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GNU Emacs Lisp Reference Manual

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30.2.4 Motion by Text Lines

Text lines are portions of the buffer delimited by newline characters, which are regarded as part of the previous line. The first text line begins at the beginning of the buffer, and the last text line ends at the end of the buffer whether or not the last character is a newline. The division of the buffer into text lines is not affected by the width of the window, by line continuation in display, or by how tabs and control characters are displayed.

Command: goto-line line
This function moves point to the front of the lineth line, counting from line 1 at beginning of the buffer. If line is less than 1, it moves point to the beginning of the buffer. If line is greater than the number of lines in the buffer, it moves point to the end of the buffer--that is, the end of the last line of the buffer. This is the only case in which goto-line does not necessarily move to the beginning of a line.

If narrowing is in effect, then line still counts from the beginning of the buffer, but point cannot go outside the accessible portion. So goto-line moves point to the beginning or end of the accessible portion, if the line number specifies an inaccessible position.

The return value of goto-line is the difference between line and the line number of the line to which point actually was able to move (in the full buffer, before taking account of narrowing). Thus, the value is positive if the scan encounters the real end of the buffer before finding the specified line. The value is zero if scan encounters the end of the accessible portion but not the real end of the buffer.

In an interactive call, line is the numeric prefix argument if one has been provided. Otherwise line is read in the minibuffer.

Command: beginning-of-line &optional count
This function moves point to the beginning of the current line. With an argument count not nil or 1, it moves forward count-1 lines and then to the beginning of the line.

This function does not move point across a field boundary (see section 32.19.10 Defining and Using Fields) unless doing so would move beyond there to a different line; therefore, if count is nil or 1, and point starts at a field boundary, point does not move. To ignore field boundaries, either bind inhibit-field-text-motion to t, or use the forward-line function instead. For instance, (forward-line 0) does the same thing as (beginning-of-line), except that it ignores field boundaries.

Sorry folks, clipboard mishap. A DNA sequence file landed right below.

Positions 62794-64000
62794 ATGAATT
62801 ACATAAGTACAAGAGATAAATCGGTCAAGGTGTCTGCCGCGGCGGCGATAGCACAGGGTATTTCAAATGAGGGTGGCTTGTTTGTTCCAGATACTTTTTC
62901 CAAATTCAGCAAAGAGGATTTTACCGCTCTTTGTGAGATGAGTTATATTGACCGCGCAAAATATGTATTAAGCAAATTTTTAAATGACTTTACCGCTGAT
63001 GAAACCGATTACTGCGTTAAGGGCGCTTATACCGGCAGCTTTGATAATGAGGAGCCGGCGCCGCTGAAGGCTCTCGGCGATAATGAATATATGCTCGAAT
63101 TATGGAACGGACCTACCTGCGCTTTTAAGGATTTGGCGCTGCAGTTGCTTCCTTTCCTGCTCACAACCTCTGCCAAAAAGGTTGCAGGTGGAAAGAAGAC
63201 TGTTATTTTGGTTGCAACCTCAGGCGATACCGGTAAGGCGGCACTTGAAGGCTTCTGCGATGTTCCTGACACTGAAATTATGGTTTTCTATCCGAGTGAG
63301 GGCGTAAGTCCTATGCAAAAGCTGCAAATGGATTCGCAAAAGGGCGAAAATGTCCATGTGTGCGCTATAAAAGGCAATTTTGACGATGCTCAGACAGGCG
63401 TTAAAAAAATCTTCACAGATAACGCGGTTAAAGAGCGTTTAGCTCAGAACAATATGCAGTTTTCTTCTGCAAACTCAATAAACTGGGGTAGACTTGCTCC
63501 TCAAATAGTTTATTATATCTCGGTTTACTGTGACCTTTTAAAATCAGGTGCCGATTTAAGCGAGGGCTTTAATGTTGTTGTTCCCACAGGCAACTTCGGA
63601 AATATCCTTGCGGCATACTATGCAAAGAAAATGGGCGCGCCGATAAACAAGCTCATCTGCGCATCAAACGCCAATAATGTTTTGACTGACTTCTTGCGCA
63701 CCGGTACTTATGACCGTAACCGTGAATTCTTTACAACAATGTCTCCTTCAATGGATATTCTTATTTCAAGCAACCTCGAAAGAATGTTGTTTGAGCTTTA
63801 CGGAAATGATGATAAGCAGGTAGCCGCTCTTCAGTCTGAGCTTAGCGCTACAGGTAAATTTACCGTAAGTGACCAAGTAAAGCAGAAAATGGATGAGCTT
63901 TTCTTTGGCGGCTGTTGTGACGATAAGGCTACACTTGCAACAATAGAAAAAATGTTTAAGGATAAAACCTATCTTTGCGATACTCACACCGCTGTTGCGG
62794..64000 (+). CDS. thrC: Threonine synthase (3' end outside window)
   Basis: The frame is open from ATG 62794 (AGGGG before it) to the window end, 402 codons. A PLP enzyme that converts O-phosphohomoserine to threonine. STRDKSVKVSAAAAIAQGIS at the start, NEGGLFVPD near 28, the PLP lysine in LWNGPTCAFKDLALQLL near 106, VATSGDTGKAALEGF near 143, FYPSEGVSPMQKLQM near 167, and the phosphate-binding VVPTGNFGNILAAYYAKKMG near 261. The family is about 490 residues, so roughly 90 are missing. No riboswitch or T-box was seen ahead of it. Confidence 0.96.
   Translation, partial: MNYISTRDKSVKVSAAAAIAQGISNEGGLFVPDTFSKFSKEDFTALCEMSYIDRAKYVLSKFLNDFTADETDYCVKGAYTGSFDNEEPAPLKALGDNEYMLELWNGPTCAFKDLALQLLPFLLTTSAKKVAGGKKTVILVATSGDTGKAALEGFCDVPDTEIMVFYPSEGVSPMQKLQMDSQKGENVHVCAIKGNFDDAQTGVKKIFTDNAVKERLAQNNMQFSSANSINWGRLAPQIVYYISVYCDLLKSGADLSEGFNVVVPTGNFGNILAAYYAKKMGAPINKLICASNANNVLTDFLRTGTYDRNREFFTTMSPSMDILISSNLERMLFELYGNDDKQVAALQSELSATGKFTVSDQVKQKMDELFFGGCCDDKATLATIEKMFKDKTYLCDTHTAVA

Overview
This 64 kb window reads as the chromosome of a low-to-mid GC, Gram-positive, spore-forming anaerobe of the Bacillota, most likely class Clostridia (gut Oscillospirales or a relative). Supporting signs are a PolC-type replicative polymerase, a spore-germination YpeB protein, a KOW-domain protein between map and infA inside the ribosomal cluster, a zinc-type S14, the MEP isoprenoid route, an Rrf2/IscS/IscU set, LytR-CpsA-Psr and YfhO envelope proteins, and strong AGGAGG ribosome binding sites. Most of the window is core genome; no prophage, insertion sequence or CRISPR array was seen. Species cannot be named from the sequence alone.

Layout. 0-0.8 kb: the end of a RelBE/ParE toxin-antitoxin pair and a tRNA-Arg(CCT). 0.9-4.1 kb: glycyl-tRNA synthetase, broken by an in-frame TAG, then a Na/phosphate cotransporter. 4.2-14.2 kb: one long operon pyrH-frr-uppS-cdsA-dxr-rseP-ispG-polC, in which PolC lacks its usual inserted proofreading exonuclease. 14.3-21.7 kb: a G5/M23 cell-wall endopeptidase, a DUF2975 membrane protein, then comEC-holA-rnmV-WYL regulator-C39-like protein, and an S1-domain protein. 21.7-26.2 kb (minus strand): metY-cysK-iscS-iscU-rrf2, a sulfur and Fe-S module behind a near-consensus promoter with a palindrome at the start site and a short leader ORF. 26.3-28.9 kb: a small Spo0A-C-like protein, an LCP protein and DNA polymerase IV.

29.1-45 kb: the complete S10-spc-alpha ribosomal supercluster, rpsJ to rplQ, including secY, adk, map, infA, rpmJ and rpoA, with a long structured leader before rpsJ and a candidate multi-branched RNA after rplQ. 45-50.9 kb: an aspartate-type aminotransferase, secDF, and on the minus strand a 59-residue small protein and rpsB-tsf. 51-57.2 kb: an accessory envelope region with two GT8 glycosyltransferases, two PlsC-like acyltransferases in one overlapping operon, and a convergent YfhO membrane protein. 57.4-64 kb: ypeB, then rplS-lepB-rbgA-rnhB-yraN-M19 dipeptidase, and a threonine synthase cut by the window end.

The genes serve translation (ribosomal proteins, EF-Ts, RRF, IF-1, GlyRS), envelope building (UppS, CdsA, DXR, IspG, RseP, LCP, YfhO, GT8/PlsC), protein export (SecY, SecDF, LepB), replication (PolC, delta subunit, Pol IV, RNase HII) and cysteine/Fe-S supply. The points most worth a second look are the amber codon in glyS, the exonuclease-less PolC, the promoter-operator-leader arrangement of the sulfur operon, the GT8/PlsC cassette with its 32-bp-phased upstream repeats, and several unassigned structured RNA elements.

If this function reaches the end of the buffer (or of the accessible portion, if narrowing is in effect), it positions point there. No error is signaled.

Function: line-beginning-position &optional count
Return the position that (beginning-of-line count) would move to.

Command: end-of-line &optional count
This function moves point to the end of the current line. With an argument count not nil or 1, it moves forward count-1 lines and then to the end of the line.

This function does not move point across a field boundary (see section 32.19.10 Defining and Using Fields) unless doing so would move beyond there to a different line; therefore, if count is nil or 1, and point starts at a field boundary, point does not move. To ignore field boundaries, bind inhibit-field-text-motion to t.

If this function reaches the end of the buffer (or of the accessible portion, if narrowing is in effect), it positions point there. No error is signaled.

Function: line-end-position &optional count
Return the position that (end-of-line count) would move to.

Command: forward-line &optional count
This function moves point forward count lines, to the beginning of the line. If count is negative, it moves point -count lines backward, to the beginning of a line. If count is zero, it moves point to the beginning of the current line.

If forward-line encounters the beginning or end of the buffer (or of the accessible portion) before finding that many lines, it sets point there. No error is signaled.

forward-line returns the difference between count and the number of lines actually moved. If you attempt to move down five lines from the beginning of a buffer that has only three lines, point stops at the end of the last line, and the value will be 2.

In an interactive call, count is the numeric prefix argument.

Function: count-lines start end
This function returns the number of lines between the positions start and end in the current buffer. If start and end are equal, then it returns 0. Otherwise it returns at least 1, even if start and end are on the same line. This is because the text between them, considered in isolation, must contain at least one line unless it is empty.

Here is an example of using count-lines:

 
(defun current-line ()
  "Return the vertical position of point..."
  (+ (count-lines (window-start) (point))
     (if (= (current-column) 0) 1 0)
     -1))

Also see the functions bolp and eolp in 32.1 Examining Text Near Point. These functions do not move point, but test whether it is already at the beginning or end of a line.


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